Knowledge of causes and consequences of pre-eclampsia and eclampsia, in addition to awareness about when and where to seek care, affect a woman’s perception of threat of developing pre-eclampsia as seen in our study and elsewhere. A study conducted in Sokoto, Nigeria interviewed ‘relations’ of women with eclampsia and found that only 7 % of 159 interviewees correctly associated eclampsia with high blood pressure. Instead, they cited ‘evil spirits’, pregnancy, and God as causes and tended to seek traditional rather than biomedical treatment [10]. Another community-based survey collating binary responses from 200 adult women in Tanzania demonstrated the sample’s significant lack of awareness (50% or less across all knowledge items); only 13% knew epigastric pain to be a symptom of pre-eclampsia and half believed evil spirits and exposure to fire are contributory causes of pre-eclampsia [11]. A systematic review confirms that traditions, cultural beliefs, and social norms are common factors that affect perceptions of antenatal and obstetric care in sub-Saharan Africa [12]. It is critical to address this awareness gap and focus on how women are getting their maternal health information. Improving community awareness and understanding of pregnancy risks will allow them to perceive threat of pre-eclampsia and eclampsia and promote timely and appropriate care seeking.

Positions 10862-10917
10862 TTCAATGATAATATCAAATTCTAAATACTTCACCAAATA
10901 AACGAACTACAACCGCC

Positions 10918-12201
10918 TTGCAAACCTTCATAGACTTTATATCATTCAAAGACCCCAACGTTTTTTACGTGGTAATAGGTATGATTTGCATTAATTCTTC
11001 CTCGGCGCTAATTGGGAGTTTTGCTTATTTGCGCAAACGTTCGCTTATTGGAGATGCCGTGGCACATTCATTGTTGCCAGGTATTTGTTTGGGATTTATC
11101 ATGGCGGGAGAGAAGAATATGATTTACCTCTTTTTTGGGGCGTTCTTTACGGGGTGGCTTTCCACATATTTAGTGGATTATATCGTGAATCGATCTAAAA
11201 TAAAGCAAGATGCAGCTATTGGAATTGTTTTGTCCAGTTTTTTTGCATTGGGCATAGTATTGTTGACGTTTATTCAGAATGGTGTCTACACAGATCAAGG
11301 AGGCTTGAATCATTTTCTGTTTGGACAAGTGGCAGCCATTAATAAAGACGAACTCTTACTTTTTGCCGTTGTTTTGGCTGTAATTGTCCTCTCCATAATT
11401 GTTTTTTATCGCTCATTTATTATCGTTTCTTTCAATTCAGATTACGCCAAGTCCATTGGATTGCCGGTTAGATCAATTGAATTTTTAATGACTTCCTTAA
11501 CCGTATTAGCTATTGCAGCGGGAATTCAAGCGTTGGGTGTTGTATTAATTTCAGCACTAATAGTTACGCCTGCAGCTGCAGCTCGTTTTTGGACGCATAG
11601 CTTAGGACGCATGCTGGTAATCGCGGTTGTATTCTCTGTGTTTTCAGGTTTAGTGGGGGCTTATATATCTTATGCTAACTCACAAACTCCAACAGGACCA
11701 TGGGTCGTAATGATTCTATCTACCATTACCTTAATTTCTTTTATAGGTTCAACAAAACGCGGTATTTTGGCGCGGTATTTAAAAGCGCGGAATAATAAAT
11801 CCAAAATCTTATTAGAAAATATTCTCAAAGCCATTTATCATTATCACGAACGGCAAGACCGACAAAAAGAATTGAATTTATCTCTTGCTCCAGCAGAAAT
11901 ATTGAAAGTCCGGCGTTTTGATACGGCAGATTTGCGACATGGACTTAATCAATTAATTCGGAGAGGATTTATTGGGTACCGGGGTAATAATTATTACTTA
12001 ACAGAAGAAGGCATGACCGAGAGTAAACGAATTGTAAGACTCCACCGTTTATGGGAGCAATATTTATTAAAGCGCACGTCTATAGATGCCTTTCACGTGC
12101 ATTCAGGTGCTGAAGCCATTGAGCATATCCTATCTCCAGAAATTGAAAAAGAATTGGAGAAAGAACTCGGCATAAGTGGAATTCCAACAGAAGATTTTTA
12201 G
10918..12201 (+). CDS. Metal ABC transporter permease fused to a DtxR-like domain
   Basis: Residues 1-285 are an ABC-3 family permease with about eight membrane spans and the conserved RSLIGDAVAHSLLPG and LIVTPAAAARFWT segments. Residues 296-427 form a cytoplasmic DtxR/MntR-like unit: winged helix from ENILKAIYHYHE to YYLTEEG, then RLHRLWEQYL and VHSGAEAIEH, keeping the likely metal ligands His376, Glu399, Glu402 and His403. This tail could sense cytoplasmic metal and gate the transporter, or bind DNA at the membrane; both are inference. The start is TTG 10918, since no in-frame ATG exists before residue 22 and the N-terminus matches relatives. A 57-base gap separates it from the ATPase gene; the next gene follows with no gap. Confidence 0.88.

Inequitable financial burden